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Early Access popularity growing, but only 25% have released as a full game

By Patrick Walker

Early Access popularity growing, but only 25% have released as a full game

Fri 14 Nov 2014 2:50pm GMT / 9:50am EST / 6:50am PST
PublishingInsights

Patrick Walker, EEDAR Head of Insights and Analytics, examines the risk and reward of Steam's Early Access program

The success of several Early Access titles like Day Z, Prison Architect, Kerbal Space Program, and Planetary Annihilation has raised the profile of Steam's Early Access program to the point that the publishing model has become more than just a way for the smaller developers to help fund development. Many of the larger publishers, such as Ubisoft, SOE, and Square Enix, are beginning to take notice and evaluate if the strategy makes sense for their titles. At the same time, while the majority of titles released on Steam Early Access have been new IPs (85% of the 367 titles released), niche publishers such as InExile, Paradox, and 1C Company are using the model to publish existing IPs.

On paper, the Early Access publishing model is a "win-win" for developers - you collect sales and grow your user base, all while developing the title and getting feedback from the consumers who are most passionate about your game. And the number of Steam Early Access releases per month has increased dramatically since the official launch of the program in March of 2013.

After several pilot Early Access titles in 2012, Steam officially launched the program in early 2013 with 9 Early Access releases in March. The Early Access publishing model really took off in early 2014 with over 20 games released in 8 of the 9 months since February 2014. 2014 has seen an explosion in the release of Steam titles in general with 1303 releases thus far, compared to 583 releases in 2013, a 123% increase in releases. The growth in the Early Access program has kept pace, with 255 Early Access titles released in 2014 thus far, compared to 103 in 2013, already a 147% increase.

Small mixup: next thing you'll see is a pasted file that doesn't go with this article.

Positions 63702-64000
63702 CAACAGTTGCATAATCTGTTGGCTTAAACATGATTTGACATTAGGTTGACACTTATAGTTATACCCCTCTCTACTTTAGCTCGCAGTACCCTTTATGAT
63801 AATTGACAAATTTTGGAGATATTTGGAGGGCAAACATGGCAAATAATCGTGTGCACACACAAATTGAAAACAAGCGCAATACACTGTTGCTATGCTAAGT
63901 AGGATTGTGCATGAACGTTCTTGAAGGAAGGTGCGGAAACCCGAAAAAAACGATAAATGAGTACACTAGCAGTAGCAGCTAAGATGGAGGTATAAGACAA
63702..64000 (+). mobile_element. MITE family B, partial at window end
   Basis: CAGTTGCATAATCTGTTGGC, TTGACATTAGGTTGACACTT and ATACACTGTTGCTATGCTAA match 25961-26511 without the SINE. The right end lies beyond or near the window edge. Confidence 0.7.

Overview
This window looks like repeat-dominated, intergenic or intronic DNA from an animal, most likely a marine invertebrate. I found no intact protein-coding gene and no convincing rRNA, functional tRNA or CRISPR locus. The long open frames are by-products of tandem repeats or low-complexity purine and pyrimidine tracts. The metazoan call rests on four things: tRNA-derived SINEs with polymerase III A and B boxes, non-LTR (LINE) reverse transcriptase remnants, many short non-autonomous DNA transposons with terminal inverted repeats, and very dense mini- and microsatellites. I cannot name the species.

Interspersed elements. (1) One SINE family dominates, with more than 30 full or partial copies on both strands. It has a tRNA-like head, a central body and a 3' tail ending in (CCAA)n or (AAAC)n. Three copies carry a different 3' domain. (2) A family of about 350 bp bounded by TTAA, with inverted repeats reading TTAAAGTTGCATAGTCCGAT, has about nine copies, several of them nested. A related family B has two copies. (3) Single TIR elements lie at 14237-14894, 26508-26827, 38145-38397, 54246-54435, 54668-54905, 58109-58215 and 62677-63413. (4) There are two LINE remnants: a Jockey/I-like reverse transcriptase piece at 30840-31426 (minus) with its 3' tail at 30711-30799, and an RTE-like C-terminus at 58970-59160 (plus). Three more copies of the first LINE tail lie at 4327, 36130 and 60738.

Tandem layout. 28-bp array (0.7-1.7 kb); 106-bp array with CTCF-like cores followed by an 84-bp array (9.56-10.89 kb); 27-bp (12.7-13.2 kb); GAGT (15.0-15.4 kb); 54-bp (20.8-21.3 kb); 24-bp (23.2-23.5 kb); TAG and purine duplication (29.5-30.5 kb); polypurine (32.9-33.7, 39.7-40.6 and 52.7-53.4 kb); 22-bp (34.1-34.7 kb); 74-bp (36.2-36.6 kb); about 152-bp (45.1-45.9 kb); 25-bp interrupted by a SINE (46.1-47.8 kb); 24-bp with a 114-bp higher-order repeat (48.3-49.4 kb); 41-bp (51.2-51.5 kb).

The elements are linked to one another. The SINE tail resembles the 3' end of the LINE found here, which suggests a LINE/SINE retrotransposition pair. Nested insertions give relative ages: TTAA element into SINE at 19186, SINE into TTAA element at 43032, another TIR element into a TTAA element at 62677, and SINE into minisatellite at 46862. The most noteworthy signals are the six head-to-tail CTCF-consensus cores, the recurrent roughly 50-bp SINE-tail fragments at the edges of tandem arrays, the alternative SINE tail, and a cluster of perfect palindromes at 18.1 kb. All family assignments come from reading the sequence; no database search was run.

1

However, it is important to clarify that the release of an Early Access version of a title does not represent the release of a full, completed game. In fact, since the launch of the program, only 25% of the Early Access titles released have been released as full games. And while some of this low release percentage could be explained by recent Early Access releases, Early Access titles from 2013 do not have a significantly higher full game release percentage. Case in point, of the 9 games that kicked off the Early Access program in March 2013 over 18 months ago, only 3, or 33%, have been released as full games:

2

And therein lies the issue. While there are clearly many benefits to an Early Access model, there is also the possibility of a broken promise to the consumer. This is not unlike other models in the games industry, such as crowdfunding through Kickstarter or selling a DLC Season Pass, where the consumer pays up front for promised content. A notable difference between those particular models and Steam's Early Access program is the lack of a firm release window; on Early Access, a game could theoretically stay in development and be sold to consumers indefinitely, whereas a Season Pass is rolled out within a specific time frame and all Kickstarter projects are presented with an estimated "delivery date".